Saving Taxpayer Dollars
One of the greatest social benefits for implementing evidence-based programs (EBPs) for at-risk youth is the cost-savings presented to taxpayers. As noted by the Annie E. Casey Foundation, in some places, the average cost to operate a detention bed exceeds $70,000 annually, and experts estimate that the cost of building, financing and operating a single bed over 20 years is approximately $1.5 million. EBPs are sufficiently less than out-of-home placement and can save an average of $30,000 per youth per year when utilized as an alternative to placement.
This image demonstrates the savings experienced by Florida's Redirection project, a project funded from 2004 - 2013.
Evidence-Based Associates (EBA) worked with the state of Florida from 2004 - 2013 to develop a sustainable model in which EBPs were provided statewide and resulted in millions of dollars in savings. This project was known as the Redirection project and focused on redirecting youth away from ineffective, out-of-home placement, as well as redirecting budgetary resources away from juvenile facilities and to proven, more effective programs that turn youth around and produce positive results.
This innovative, award-winning project for offending youth offered a solution that was singled out for praise by citizen advocacy groups such as TaxWatch and the Southern Poverty Law Center. Dominic M. Calabro, president and CEO of Florida TaxWatch was quoted as saying, "Redirection will not only save the taxpayers tens of millions of dollars but will improve outcomes for children and families while strengthening and protecting the workforce of tomorrow."
The Redirection project consistently reduced felony adjudications and commitment in the adult system while at the same time demonstrating cost-savings to the state of more than $51 million in the first four years of operation. The project was evaluated each year by the Office of Program Policy Analysis and Government Accountability (OPPAGA) and received legislative reauthorization annually based on its positive results. View an OPPAGA report on Redirection's cost-saving benefit.
As of 2013, the project had achieved more than $170 million in cost savings for the state since it began due to its lower operating costs compared to residential delinquency programs (Justice Research Center, 2012). Following is an example of how these cost savings were obtained.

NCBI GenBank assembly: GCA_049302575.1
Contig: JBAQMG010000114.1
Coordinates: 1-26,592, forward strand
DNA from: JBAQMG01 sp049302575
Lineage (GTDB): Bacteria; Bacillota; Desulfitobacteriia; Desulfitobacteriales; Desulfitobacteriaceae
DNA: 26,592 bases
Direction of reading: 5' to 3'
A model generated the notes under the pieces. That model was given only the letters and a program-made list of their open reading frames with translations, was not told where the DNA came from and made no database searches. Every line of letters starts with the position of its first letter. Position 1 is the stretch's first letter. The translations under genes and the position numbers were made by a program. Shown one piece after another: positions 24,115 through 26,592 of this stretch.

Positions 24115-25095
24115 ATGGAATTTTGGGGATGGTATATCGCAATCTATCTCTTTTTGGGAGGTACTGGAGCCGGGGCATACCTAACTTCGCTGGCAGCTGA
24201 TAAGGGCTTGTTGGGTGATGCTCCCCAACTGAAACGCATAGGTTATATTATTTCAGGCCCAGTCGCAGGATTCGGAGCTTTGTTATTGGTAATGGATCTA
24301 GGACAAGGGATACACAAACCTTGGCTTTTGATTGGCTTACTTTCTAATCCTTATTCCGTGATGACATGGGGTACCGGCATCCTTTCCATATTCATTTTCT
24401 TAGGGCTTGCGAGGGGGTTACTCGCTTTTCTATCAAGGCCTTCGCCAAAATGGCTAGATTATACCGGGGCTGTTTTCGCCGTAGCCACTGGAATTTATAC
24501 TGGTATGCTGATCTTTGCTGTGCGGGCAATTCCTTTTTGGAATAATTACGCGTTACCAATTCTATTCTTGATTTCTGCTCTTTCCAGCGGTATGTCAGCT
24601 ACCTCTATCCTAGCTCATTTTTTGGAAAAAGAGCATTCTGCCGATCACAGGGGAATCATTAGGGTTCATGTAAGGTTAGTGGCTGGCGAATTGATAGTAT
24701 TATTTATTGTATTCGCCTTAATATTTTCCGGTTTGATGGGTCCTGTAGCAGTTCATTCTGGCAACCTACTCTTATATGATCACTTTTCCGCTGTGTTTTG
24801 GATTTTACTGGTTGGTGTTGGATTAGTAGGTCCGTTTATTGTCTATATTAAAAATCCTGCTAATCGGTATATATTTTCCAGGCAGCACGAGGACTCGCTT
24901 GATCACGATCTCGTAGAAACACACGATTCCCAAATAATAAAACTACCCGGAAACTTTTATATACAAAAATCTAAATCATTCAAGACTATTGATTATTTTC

Based on Florida's documented out-of-home placement rate of a little more than $40,000 per youth, the following scenario for 'redirecting' 1,000 youth per year from placement to community-based, evidence-based services is feasible:
Based on a cost-analysis report by the Justice Research Center, Florida currently pays approximately:
$40K: average rate for completion of residential service
$10K: rate per successful completion in Redirection
1,000 youth x $30K (difference between residential and Redirection) = $30 million savings upon completion of the program
Improved success rate:
Lowering the recidivism rate by 10 percent = 100 fewer youth re-adjudicated
Future savings due to improved success:
Future placement reduction of 100 youth x $40K/youth = additional $4 million in savings
Total lower-end savings for 1,000 youth contract:
$34 million total or $34,000 savings per youth served over and above the cost of the services
Even by demonstrating cost-saving formulas, it's imperative that state leaders close juvenile beds to achieve the true savings that benefit taxpayers and benefit from the optimal value for society.
Another means of demonstrating the value of evidence-based programs to taxpayers is through social impact bonds or pay-for-success contracts. Social impact bonds/pay-for-success contracts would allow states to clearly identify savings in both the juvenile and adult systems (short- and long-term) and hold innovative contractors accountable for results. This is a relatively new area of financing for the social sector but one that looks extremely promising and that has already been vetted by our federal government.
Providing evidence-based programs within the juvenile justice system is not only a wise investment for our nation's at-risk youth, but may also constitute the most effective, long-term solution to adult criminality, prison overcrowding, concerns about public safety and inefficient use of precious state resources and ultimately taxpayer dollars.